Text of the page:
It’s not secret, marijuana doesn’t effect a driver the same way alcohol does, and according to a new study, the proof is in the pudding. ArsTechnica reports, “when examining 19 states that had medical marijuana laws on the books by 2014, researchers found that their average rate of traffic deaths fell 11 percent after the laws were enacted.” It should be noted, only seven states saw drastic reductions, while two states saw an increase.
The seven states with death rate reductions were California, Oregon, Washington, Colorado, Nevada, New Mexico, and Arizona. Rhode Island and Connecticut saw increased traffic death rates.
Here’s the rest of the findings from American Public Health Association:
“On average, MML states had lower traffic fatality rates than non-MML states. Medical marijuana laws were associated with immediate reductions in traffic fatalities in those aged 15 to 24 and 25 to 44 years, and with additional yearly gradual reductions in those aged 25 to 44 years. However, state-specific results showed that only 7 states experienced post-MML reductions. Dispensaries were also associated with traffic fatality reductions in those aged 25 to 44 years.”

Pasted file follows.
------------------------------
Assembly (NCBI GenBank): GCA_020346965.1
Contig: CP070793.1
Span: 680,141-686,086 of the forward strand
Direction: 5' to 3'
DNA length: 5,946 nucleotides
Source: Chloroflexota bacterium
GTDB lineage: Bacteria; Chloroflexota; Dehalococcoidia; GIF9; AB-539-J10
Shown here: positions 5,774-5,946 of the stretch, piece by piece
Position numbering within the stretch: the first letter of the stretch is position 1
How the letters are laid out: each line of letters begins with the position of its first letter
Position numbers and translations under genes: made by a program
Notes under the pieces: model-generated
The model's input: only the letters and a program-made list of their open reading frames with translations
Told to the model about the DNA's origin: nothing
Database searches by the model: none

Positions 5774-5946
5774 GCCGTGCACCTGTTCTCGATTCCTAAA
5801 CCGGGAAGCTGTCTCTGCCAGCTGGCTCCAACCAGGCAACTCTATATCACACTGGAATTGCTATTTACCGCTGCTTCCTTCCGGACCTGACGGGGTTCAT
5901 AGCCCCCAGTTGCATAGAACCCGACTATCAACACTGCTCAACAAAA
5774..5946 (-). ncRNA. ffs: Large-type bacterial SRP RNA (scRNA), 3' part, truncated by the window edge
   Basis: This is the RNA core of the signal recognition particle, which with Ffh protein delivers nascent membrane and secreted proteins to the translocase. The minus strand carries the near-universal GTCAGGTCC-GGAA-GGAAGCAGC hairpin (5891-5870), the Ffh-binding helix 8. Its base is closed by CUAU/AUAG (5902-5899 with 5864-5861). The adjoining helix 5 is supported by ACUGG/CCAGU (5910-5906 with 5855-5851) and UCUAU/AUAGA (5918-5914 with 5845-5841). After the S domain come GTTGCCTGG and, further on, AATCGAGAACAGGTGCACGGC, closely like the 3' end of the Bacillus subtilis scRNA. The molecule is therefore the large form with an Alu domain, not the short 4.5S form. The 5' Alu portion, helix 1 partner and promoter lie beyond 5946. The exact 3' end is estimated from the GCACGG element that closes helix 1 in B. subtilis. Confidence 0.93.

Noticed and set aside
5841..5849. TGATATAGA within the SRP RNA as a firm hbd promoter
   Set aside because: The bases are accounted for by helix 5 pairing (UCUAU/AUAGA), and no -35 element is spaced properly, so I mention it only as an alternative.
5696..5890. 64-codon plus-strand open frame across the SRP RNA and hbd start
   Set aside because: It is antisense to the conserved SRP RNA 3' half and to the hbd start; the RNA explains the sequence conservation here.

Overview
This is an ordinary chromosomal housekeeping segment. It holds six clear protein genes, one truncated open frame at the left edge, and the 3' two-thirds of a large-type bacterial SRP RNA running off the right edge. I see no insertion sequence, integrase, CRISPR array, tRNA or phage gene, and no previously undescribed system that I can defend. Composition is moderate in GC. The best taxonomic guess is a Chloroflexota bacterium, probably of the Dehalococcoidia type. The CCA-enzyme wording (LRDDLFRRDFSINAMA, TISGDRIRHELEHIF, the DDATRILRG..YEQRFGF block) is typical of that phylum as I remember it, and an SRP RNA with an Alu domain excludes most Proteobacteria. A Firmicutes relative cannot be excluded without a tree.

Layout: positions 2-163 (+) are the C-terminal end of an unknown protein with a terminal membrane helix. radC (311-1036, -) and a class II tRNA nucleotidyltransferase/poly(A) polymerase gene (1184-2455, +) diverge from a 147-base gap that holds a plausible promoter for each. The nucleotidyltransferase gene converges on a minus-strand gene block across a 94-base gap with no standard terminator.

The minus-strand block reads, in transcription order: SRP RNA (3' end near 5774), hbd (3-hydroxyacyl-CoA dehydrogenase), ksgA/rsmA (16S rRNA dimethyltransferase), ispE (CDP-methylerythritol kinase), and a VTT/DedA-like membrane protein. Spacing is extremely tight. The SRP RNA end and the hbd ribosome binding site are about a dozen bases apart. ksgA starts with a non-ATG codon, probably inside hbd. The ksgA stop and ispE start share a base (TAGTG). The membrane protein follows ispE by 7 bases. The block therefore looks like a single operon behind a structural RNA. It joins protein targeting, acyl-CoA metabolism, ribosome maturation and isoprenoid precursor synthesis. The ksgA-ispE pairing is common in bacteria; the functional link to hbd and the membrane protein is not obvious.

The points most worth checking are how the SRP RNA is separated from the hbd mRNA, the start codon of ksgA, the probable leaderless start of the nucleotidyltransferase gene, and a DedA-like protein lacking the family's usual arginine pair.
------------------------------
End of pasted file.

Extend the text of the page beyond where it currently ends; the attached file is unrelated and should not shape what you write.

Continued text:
ArsTechnica reports further, “the findings were drawn from nationwide census data on traffic fatalities between 1985 and 2014, maintained by the National Highway Traffic Safety Administration, and took into account changes in things like laws on speeding and texting, as well as seat belt enforcement. In the study’s time frame, 1.22 million people died in car crashes across the country.”
The whole point of the study was to argue against the argument that medical marijuana would lead to more fatal accidents. Turns out, they nailed it right on the head, showing the opposition that it could in fact reduce the number of fatal accidents.
“Both MMLs and dispensaries were associated with reductions in traffic fatalities, especially among those aged 25 to 44 years.”